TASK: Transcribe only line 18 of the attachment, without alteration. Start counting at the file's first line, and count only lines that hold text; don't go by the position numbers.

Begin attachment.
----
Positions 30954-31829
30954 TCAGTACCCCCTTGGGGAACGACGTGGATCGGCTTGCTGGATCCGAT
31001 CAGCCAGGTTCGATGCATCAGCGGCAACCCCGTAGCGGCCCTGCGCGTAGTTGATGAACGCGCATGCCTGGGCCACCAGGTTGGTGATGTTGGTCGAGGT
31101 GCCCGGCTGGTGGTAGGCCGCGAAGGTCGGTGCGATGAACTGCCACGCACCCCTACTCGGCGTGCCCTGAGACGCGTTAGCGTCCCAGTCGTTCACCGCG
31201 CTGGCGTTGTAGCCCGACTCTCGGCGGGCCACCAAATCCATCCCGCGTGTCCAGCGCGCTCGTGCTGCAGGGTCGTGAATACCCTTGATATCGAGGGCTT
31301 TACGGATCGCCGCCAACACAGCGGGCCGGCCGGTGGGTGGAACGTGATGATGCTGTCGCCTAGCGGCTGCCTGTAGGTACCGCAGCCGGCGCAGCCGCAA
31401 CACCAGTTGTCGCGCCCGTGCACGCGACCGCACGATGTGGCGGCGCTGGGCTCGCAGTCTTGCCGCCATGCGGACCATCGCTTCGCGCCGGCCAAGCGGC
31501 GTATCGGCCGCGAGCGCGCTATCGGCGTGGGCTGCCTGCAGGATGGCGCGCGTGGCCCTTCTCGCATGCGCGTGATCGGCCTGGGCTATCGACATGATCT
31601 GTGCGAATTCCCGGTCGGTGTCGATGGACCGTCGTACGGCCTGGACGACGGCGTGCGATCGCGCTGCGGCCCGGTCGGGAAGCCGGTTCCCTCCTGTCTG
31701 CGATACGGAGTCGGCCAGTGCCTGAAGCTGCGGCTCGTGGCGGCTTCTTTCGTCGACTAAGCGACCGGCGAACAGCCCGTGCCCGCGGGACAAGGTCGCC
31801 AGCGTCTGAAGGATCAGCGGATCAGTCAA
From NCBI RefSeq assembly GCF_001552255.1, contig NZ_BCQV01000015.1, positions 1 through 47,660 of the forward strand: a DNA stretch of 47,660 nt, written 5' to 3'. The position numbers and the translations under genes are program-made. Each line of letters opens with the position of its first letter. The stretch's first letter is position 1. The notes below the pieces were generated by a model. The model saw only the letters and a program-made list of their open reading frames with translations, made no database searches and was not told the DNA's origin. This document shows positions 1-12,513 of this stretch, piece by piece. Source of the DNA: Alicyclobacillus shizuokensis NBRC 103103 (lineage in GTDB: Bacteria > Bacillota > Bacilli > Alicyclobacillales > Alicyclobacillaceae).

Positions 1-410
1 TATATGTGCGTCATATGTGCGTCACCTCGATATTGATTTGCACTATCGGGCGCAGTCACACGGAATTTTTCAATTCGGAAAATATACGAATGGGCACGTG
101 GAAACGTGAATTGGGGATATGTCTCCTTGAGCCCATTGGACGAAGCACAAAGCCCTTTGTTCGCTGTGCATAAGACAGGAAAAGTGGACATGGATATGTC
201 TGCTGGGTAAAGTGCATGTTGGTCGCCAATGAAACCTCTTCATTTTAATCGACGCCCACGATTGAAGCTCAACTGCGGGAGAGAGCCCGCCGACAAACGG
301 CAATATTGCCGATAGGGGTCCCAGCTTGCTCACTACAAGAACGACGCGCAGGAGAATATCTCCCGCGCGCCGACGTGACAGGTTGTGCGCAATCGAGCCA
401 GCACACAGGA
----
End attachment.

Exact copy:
401 GCACACAGGA